9. Do you think I'd be able to squeeze in an NVMe drive into this budget with the rest of the hardware being able to take advantage of it and perform tasks very quickly? Second hand or refurbished parts being allowed & encouraged.
  10. You're right in saying SATA SSD is fast enough, it's just I was thinking that with the budget available I wanted to build the fastest thing possible, ignoring the case & storage drive. That looks pretty good! I'll have to look up more of it's specs.
  11. That's a very good find! Thank you. I'm going to look for stuff a bit faster though, but that's a great option. I want to go M.2 because I am lead to believe that it has a higher transfer rate than SATA III and thus a single SATA SSD could be outperformed by an M.2 drive. I have had a MZHPV256HDGL-00000 since it was first leaked and the benchmarks were awesome. Am I wrong in believing having an M.2 in the budget (instead of SATA SSD) would make it faster? I'm not using the old HDD for storage, it's dying, however I am able to get another HDD for this build so there's no need to consider the storage drive.
  12. You are right, having looked this up again I've found M.2s are still expensive. I have found these cheap looking M.2 SSDs online, what do you make of them? Obviously can't go for two of them at this budget. When I remove the case and HDD, it's £362.37. Not bad. I like the choice of RAM, M.2 and CPU. I'm sure second-hand or refurbished options could bring it down more. I like this build, I might go for it. Maybe £145, depending on where you get the memory. That's fair enough, if it costs more then it's good for me to know. I'll pay more for it, I want them to have something that is a pleasure to troubleshoot with and that is future proof. Windows 10 x64 is a prerequisite for this build, that's why it's in the original post. Those are some really good part choices, I'll keep them in mind. I will need a HDD, although I can donate one of my 7200RPM 2TB ones. I'm absolutely getting second-hand parts. They wouldn't have any appreciation for looking inside the case beyond when I give them the new machine and they never look inside it again. 8GB is a good idea.
  13. I had thought of adding an SSD, but with £200 I think the most you could do to this machine wouldn't beat what you could do with creating another machine. I think I'll up the £200 quite a bit because I can put money towards this as well. The motherboard doesn't support more than 4GB of what seems to be DDR2. Would you be able to recommend me anything with those specs at near the budget? Since I'll put money to it as well.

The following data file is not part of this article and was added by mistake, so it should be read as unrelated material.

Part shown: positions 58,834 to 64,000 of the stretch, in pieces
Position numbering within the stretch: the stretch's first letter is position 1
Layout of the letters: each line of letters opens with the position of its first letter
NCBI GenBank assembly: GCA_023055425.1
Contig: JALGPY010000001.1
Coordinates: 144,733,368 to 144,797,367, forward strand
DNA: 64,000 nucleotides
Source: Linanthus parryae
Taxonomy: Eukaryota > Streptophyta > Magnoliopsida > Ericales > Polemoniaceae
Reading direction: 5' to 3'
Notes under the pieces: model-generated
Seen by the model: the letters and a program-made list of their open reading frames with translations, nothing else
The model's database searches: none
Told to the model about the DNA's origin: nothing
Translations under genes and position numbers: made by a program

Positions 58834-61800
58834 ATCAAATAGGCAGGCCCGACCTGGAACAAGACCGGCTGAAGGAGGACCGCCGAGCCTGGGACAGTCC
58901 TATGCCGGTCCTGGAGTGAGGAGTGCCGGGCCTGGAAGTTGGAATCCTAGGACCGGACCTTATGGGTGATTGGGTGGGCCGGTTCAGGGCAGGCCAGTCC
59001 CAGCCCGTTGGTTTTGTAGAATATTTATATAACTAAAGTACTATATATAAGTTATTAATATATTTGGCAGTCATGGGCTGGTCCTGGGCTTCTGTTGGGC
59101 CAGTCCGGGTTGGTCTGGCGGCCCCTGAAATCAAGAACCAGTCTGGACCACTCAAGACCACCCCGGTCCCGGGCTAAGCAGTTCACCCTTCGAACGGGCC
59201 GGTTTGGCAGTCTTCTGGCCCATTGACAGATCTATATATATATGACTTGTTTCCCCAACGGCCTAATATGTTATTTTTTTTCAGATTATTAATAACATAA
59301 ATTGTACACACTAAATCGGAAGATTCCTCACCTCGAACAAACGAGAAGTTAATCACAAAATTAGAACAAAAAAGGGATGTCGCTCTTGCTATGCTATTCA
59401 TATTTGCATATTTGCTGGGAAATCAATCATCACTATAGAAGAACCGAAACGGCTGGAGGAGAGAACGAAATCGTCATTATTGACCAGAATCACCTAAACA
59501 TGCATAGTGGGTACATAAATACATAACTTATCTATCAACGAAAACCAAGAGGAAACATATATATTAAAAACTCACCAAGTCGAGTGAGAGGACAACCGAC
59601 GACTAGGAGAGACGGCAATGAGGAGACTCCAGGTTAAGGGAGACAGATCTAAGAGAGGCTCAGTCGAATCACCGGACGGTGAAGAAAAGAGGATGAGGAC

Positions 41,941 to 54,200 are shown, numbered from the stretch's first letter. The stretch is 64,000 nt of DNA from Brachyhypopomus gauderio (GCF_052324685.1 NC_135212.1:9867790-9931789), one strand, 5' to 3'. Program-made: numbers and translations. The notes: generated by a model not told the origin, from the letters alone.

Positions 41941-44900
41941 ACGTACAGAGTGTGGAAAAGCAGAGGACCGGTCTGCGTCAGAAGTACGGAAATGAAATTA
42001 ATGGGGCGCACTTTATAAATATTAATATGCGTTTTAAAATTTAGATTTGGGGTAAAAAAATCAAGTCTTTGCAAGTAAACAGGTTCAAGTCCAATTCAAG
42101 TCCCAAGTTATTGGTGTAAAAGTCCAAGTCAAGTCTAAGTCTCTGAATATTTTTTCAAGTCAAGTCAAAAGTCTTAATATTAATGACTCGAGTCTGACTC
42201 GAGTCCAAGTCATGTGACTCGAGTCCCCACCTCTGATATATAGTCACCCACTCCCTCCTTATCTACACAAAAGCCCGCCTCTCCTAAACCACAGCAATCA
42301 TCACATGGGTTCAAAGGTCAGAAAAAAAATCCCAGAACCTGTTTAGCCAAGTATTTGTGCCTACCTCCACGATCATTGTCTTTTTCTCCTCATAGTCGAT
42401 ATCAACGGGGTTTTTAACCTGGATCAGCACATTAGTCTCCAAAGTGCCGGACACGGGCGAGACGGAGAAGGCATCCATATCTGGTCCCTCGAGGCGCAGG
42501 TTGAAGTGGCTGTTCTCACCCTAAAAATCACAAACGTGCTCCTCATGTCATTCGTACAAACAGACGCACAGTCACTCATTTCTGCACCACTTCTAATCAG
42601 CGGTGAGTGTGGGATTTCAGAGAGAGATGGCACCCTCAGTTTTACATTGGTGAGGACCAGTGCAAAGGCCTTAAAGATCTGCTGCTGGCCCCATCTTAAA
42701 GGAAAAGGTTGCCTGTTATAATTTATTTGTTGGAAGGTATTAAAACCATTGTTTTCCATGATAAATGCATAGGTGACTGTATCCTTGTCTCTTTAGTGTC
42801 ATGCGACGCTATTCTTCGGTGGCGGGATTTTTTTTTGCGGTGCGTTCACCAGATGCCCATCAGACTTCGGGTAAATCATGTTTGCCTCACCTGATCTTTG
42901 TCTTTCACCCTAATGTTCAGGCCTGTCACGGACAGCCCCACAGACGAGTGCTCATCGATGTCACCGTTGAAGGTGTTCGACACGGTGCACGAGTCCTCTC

14. My grandparents have an old Windows 7 x86 eMachines PC, of which the hard disk is slowly dying. I have to keep troubleshooting every now and then, when they install unwanted software and I'm sick of fixing a really laggy machine. When they click on things while the computer is busy, they sometimes keep clicking and make it worse. I already upgraded their RAM to the best speed/size their motherboard can support, but the CPU is cheaper than a McDonald's Happy Meal toy and the HDD seems to be degrading. Originally I wanted to do a little niche thing and build a new computer inside their case, but it has port holes instead of a back-plate, so it would need a dremel & file, which I don't have at the moment. I convinced them to get a new computer, and I know speed is going to be important for this. I will find a case AND 'secondary' storage drive (HDD), they're not part of the budget! The initial budget is over £200; they were surprised at how cheap that sounded, so I can probably convince them for more; it will be worth it in the end since it would do the few tasks they use it for very efficiently, without them impatiently clicking on stuff and making it worse. Here is what it's going to be used for: Windows 10 x64 YouTube at 1080p60 Office 2016 x64 (mostly Outlook) Google Chrome Spider Solitaire (I'm going to try getting the Windows 7 version to work in it) Chess game software, for Online multiplayer Reading SDs from a digital camera. Be able to run multiple programs at once and switch between them flawlessly, as if they keep opening things and then forgetting to close them. Here's what I'm thinking: M.2 storage, maybe even M.2 in RAID-0 Enough file space for about 128GB on C:/ system & 500GB on D:/ storage (the storage drive isn't part of the budget consideration). An APU or Intel equivelent, since they won't be playing Steam games, but if they ever try a PC game then so long as it runs, that's good enough. Could always add a GPU in future if they grew a taste for games. 8GB DDR4, just because this is a modern computer that should just run basic tasks really fast, speed is core to this build. A cooler that keeps it cool, I doubt they'd be able to hear the fan no matter how loud it was, so we could even get an overclockable processor if that will give it noticeably increased performance. But you get the basic idea? It's a need for speed. Second-hand or refurbished parts. Things not in the budget: The case, I'll find one. The D:/ storage, I've got something to donate for that. Any peripherals what so ever. Things in the budget: Processor Motherboard RAM, 8GB DD4 System drive, M.2 NVMe 128GB (if that's too unreasonable for the budget, a SATA SSD will suffice) PSU SD Reader, on the front panel. So you might be wondering, why £200? Why so fast for people who don't use the computer for resource demanding tasks? It's because I'm trying to give them a better introduction to IT by having a system that just responds immediately to these basic tasks, when the computer boots up it could be immediate, when surfing the internet or loading programs, I want it to take less than 3 seconds, because it's really frustrating doing those things on a slow machine and having to re-optimise it. I've attached some pictures of what they've got for now. Eventually I'll donate them a big 27" 1080p60Hz monitor or something, then scale on that resolution to make it easier to read, other than that the peripherals are good so all this budget is going to strictly focus on what goes in the tower itself (I'll get a free case from somewhere, so that's not a consideration). Any help is much appreciated!